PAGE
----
To prevent such shipments from being made to bad destinations, Congress should avoid reliance on licensing requirements that would be triggered only if an exporter is foolish enough to admit that his goods are going directly to a specific proscribed locale. It makes sense to require the U.S. government to list destinations and projects of concern as much as possible, but export licensing must be triggered by a listing of commodities destined for any locale if the U.S. government wants to avoid the embarrassment of unwittingly endorsing illicit transshipments.
Finally, regarding U.S. policy toward CoCom's successor organization, three issues deserve attention.
First, CoCom's charter needs to recognize that Russia can either retard or drive proliferation trends by how much strategic technology it chooses to sell to Asia and the Middle East and how it chooses to act toward the former Soviet republics and Central Europe. To the extent Russia and other former Soviet republics are allowed to participate in a CoCom successor organization, their continued participation (and, thus, their continued free access to most CoCom-controlled items), then, should be conditioned. This could be done in a neutral fashion by stipulating that violating the organization's guidelines or threatening the security of any other member could serve as grounds for expulsion.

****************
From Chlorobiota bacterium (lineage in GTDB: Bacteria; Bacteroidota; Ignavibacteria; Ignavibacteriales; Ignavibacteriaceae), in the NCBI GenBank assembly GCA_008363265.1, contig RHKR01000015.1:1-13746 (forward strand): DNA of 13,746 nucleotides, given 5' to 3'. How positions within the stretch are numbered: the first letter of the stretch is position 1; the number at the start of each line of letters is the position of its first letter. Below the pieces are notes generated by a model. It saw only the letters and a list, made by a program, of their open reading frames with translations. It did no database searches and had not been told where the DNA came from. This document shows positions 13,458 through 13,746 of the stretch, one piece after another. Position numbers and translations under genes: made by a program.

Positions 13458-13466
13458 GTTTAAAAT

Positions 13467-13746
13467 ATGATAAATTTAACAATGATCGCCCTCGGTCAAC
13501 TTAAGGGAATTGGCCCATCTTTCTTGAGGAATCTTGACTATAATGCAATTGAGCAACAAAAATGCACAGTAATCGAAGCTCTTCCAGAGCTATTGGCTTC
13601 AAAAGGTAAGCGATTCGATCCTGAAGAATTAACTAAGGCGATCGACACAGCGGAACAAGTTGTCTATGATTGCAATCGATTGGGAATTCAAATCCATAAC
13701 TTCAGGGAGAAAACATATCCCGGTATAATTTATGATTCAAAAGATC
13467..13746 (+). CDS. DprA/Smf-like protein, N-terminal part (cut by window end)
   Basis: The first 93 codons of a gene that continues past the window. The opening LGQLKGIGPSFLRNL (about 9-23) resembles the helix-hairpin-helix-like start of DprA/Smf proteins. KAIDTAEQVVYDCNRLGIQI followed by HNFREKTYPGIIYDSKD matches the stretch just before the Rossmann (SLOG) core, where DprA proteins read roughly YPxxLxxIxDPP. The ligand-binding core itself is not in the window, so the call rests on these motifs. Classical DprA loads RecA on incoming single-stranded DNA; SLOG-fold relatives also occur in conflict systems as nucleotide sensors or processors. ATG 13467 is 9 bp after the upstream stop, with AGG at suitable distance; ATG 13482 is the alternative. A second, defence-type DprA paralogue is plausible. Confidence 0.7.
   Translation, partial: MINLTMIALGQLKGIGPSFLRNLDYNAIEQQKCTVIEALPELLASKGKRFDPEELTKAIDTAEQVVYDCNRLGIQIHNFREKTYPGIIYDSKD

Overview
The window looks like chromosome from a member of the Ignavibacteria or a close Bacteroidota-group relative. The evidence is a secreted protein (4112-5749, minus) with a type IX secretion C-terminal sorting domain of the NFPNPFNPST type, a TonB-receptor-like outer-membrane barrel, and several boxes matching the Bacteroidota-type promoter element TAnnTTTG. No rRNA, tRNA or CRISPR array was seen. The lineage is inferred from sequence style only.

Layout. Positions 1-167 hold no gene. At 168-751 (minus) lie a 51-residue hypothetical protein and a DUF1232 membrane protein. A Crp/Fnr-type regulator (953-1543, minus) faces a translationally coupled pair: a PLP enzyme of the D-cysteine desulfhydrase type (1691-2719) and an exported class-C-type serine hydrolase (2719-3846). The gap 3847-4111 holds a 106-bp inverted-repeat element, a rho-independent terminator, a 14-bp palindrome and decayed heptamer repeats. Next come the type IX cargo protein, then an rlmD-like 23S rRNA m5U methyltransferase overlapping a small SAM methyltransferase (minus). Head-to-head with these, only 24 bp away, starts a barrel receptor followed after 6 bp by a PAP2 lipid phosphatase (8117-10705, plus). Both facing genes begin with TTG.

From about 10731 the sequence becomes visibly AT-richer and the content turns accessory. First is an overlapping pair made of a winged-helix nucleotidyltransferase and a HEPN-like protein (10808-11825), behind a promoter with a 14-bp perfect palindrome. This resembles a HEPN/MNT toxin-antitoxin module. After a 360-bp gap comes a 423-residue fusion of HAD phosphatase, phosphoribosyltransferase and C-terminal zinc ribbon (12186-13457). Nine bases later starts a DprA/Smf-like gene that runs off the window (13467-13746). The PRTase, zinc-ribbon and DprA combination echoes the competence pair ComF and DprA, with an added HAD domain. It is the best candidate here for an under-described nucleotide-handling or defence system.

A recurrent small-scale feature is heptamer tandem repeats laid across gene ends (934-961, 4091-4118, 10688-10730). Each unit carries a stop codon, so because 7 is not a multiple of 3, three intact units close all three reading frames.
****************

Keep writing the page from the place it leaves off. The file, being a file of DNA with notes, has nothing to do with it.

Second, the U.S. should not only insist on the explicit listing of Iran, Iraq, Libya, and North Korea as proscribed destinations for exports of sensitive items, but require the most advanced arms supplying members of the CoCom successor organization to notify all others whenever they intend to ship key items to the Middle East, South Asia, or China.
Third, the U.S. should ask the successor organization to adopt a no undercut rule on any member nation's denial of listed items to any destination. This would prevent other member nations from undercutting any member's denial of an item by selling it themselves, such as might occur in the future with U.S. sanctioning of high technology to nations such as China.